• jmc@live.ca

        I have a problem with men like you…. Who don’t see the riddiculousness
        all the men are introduced with what they do she is the only person who is not introduced with that…. and its not because she is a female which is the only difference in the situation but its not because he is a woman. Since leaving college/uni I practically never get complimented on anything other than my apperance by men… or men make me feel like my value lies in my appearance and nothing else matters…. or matters less. so save your nonsense for something you understand. peanut brain

    • BB

      A person who has accomplished a lot would be glad to be asked, but a person who has accomplished little wouldn’t be, and therein lies the rub. In America, asking right off the bat what a person does for a living really means this: “How much should I respect you?” It’s an awkward, personal question designed to ferret out your income level, and where I live in Europe to do so is thought of as boorish (and Americans are well known as the only ones who ask, by the way). When asked what one does for a living some answers elicit the response, “Oh! Great!” Most elicit the response: “Hmm. Interesting.” And many elicit the response “Ah. Well…” It’s a poor trend to encourage because it contributes to class consciousness, and prompts people to lie or embellish to increase their stature. I can imagine public spaces one day filled only with successes and wannabes while everyone else stays at home debating suicide. Social interaction shouldn’t be self promotion nor expose what the majority consider to be someone’s inadequacy. It should be fun. I never ask what a person does for a living, and I don’t have to because I’m good at conversation. When I am inevitably asked, if it happens in the normal flow of conversation I answer politely. If it’s among the first questions asked I answer, but add, “But we don’t generally ask that question here, at least not right away. Have you been doing that? I bet you’ve gotten some strange reactions.” That always works as a gentle hint what the question really means, and how we really about about it.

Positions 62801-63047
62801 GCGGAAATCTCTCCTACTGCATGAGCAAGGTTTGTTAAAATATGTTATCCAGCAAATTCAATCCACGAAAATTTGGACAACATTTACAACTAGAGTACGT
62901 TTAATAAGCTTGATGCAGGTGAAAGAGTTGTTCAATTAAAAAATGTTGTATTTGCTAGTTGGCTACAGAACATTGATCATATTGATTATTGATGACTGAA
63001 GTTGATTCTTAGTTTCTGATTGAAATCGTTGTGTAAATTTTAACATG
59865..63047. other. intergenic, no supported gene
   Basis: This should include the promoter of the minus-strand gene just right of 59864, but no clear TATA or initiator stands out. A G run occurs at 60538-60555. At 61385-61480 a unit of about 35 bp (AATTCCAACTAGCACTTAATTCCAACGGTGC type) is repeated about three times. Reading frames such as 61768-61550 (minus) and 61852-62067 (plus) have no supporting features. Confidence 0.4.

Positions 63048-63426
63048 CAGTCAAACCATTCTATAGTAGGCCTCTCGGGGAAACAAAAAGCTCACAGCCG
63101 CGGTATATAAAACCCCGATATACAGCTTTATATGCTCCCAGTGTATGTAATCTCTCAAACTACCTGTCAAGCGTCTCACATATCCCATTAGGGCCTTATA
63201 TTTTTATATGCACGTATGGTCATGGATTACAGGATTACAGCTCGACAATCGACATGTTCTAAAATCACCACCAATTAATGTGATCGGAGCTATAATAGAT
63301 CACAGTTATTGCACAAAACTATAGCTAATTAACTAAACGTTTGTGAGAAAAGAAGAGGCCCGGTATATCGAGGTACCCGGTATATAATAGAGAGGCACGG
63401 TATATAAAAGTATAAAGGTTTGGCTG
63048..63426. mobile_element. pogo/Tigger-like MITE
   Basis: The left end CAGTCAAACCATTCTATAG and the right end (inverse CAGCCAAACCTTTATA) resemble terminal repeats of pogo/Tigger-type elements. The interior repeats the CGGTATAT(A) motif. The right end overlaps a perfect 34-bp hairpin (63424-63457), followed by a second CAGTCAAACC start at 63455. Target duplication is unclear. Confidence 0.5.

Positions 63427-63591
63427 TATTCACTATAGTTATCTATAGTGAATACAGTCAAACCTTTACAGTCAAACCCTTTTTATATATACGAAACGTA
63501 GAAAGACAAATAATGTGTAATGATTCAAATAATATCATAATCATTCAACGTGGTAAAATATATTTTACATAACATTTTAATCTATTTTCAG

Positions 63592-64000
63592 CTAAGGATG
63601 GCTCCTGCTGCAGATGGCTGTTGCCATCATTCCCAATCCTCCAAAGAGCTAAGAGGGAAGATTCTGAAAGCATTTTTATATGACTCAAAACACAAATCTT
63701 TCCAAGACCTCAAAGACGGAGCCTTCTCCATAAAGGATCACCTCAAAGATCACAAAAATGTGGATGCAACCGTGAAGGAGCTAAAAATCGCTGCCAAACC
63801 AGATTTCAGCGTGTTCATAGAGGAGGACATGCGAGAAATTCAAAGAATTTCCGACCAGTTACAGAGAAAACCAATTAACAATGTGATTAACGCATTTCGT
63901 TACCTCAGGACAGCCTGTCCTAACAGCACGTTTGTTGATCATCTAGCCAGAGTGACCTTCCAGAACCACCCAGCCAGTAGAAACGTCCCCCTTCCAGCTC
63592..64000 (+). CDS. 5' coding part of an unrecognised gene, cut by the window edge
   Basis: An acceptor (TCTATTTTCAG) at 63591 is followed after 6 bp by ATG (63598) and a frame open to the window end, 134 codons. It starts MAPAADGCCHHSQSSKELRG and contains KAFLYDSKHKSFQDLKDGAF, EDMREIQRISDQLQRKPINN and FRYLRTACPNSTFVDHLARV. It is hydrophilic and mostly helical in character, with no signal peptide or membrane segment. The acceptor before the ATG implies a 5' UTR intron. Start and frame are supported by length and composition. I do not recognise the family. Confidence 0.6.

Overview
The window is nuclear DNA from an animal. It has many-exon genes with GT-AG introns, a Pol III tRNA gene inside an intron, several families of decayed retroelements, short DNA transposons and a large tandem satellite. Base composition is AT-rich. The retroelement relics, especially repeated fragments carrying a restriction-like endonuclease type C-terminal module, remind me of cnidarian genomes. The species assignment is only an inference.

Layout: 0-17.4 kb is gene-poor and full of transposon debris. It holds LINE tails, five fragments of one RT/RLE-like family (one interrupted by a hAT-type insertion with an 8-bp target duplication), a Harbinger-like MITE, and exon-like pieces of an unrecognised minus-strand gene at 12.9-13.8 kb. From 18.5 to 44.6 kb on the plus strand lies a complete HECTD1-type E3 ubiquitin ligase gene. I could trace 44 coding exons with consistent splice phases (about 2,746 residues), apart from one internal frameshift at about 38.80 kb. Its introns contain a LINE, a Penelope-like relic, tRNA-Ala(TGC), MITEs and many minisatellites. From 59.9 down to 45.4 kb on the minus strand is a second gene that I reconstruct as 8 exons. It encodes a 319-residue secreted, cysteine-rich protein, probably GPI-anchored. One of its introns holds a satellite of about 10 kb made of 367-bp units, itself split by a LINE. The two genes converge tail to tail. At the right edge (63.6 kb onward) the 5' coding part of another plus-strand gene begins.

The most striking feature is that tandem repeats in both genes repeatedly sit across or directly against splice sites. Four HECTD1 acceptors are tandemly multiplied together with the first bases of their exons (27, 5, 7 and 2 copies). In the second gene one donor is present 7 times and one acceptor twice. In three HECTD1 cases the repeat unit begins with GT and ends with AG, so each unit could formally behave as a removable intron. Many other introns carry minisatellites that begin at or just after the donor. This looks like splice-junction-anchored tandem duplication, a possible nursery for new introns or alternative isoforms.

• Jenny

      NO WAY. I have to say that as a lady, I don’t wish to be asked what I do for work or even what I want to do. I don’t wish to be defined as such. Who else may not wished to be asked that?

      - the person who hates their job (even the most successful people often do)

      - the person who spent 80 hours at their job this week, and wants a break from the topic.

      - the unemployed, the disabled, as well those who never had the opportunity to do what they wanted for work. And no, not everyone wants to network at a party.

      - those who were victims of 2008-2010 who had to take salary cuts and jobs they hate

      - those who see a job as a way to pay bills and not life’s purpose

      - those who have several jobs, or a complex situation to explain

      - the person who does a job that people often resent in some way

      There is a world beyond definition by career, and definition as attached to a man. The former isn’t an advance for woman kind. It’s another (albeit equal), objectification. What else could you ask? How about “what are your hobbies and interests”? People are better defined by their values, passions, talents, virtues, experiences, and how they interact with the world.

    • amanda halm

      I don’t want to be defined by what I do nor do I wish to be defined by the man I am standing next to. I hate the question because it leads to some awkward interchanges. Most people ask you because they want to talk about what they do. It’s like asking someone how his/her weekend went. I lived in Canada for awhile and no one asked me what I did and that was refreshing. I stopped caring about my job title.
      However, as a woman and an accomplished writer, I dislike it when people ask me how my husband’s job is going before they ask about mine. Or when they never ask about mine.